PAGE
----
4. Allowing employees to utilise sick leave if they feel unwell following a vaccination.

Under the National Employment Standards, an employee is not usually entitled to use their sick leave to be vaccinated against COVID-19, as sick leave is only available when an employee is unfit for work because they are sick or injured.[10] However, an award, enterprise agreement, registered agreement, employment contract or workplace policy may include additional rules regarding sick leave.

Other employers should take a leaf out of the book of the Aulich Partners.  We Aulich employees are being encouraged to book their vaccine if they are able and are being provided with paid leave to attend vaccination appointments. As business operators our Partners see the importance of ensuring our staff are healthy and safe and see the long-term value in a fully vaccinated workforce.  In order to stop the spread and bring the virus under control, it is integral for employers to have open conversations with their employees to encourage compliance with public health directions and allow flexibility for people to be vaccinated.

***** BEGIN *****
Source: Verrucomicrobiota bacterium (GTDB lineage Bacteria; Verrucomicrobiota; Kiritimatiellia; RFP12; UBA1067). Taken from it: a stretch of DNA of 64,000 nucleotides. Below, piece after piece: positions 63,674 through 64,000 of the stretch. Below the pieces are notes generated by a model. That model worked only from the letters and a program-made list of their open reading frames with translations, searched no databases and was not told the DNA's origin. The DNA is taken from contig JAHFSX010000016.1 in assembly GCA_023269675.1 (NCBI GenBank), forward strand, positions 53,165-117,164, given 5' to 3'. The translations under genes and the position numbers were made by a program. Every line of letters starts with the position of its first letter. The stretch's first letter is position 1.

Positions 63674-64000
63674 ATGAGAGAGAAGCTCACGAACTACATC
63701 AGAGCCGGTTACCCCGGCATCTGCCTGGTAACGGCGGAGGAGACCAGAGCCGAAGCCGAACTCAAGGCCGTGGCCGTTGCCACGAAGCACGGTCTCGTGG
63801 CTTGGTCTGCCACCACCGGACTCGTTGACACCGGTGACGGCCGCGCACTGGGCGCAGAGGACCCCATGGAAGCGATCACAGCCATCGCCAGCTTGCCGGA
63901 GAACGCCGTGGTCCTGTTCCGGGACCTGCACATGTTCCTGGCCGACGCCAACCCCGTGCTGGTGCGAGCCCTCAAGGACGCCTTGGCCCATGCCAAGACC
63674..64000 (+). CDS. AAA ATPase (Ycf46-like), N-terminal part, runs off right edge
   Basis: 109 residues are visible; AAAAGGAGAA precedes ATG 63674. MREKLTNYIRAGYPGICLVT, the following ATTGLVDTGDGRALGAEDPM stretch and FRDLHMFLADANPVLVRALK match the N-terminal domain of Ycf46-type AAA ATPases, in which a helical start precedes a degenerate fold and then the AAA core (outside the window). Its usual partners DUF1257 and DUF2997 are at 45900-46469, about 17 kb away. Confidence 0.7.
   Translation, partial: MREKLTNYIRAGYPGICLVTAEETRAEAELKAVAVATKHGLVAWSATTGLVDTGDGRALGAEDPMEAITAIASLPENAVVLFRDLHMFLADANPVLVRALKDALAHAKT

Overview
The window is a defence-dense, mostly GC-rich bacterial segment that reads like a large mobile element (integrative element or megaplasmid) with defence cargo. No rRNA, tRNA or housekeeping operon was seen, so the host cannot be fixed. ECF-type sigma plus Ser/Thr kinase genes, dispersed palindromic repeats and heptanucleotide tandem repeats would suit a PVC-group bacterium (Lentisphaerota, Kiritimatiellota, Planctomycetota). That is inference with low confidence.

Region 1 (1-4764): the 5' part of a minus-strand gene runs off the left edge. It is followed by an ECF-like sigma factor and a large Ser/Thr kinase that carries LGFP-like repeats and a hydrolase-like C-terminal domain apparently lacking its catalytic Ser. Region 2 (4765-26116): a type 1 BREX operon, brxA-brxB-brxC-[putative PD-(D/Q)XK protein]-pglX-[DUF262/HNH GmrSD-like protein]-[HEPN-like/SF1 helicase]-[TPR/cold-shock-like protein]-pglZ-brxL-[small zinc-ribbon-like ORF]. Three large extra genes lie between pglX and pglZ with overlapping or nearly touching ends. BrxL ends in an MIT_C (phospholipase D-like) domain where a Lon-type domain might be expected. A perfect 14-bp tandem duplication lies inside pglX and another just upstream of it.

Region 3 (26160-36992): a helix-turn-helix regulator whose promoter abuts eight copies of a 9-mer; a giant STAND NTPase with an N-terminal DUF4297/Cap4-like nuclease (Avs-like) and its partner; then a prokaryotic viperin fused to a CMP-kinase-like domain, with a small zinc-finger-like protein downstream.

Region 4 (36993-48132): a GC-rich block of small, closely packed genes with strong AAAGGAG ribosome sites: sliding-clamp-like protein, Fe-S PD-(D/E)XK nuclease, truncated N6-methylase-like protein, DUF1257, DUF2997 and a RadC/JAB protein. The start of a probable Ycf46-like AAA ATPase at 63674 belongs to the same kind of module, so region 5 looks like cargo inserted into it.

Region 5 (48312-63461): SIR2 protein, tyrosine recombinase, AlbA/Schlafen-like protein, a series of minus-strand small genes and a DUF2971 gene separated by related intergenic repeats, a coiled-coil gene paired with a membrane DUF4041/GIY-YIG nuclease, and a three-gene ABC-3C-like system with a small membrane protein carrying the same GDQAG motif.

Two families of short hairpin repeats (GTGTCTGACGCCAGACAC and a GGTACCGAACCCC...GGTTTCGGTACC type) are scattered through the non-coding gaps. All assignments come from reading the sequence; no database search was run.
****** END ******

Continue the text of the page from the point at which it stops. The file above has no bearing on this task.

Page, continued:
[1] Melissa Clarke, ‘Can employers make COVID-19 vaccination mandatory?’, ABC News (online, 13 August 2021) <>.

[2] Fair Work Commission, ‘COVID-19 vaccinations: workplace rights and obligations’, Fair Work Ombudsman (Web Page) < >.

[3] Fair Work Commission, ‘COVID-19 vaccinations: workplace rights and obligations’, Fair Work Ombudsman (Web Page) < >.


[5] Public Health (Lockdown Restrictions) Emergency Direction 2021 (No 1).

[6] Fair Work Commission, ‘COVID-19 vaccinations: workplace rights and obligations’, Fair Work Ombudsman (Web Page) < >.

[7] Fair Work Commission, ‘COVID-19 vaccinations: workplace rights and obligations’, Fair Work Ombudsman (Web Page) <>.

[8]Fair Work Commission, ‘COVID-19 vaccinations: workplace rights and obligations’, Fair Work Ombudsman (Web Page) <>.

[9] Fair Work Commission, ‘COVID-19 vaccinations: workplace rights and obligations’, Fair Work Ombudsman (Web Page) < >.

[10] Fair Work Commission, ‘COVID-19 vaccinations: workplace rights and obligations’, Fair Work Ombudsman (Web Page) < >.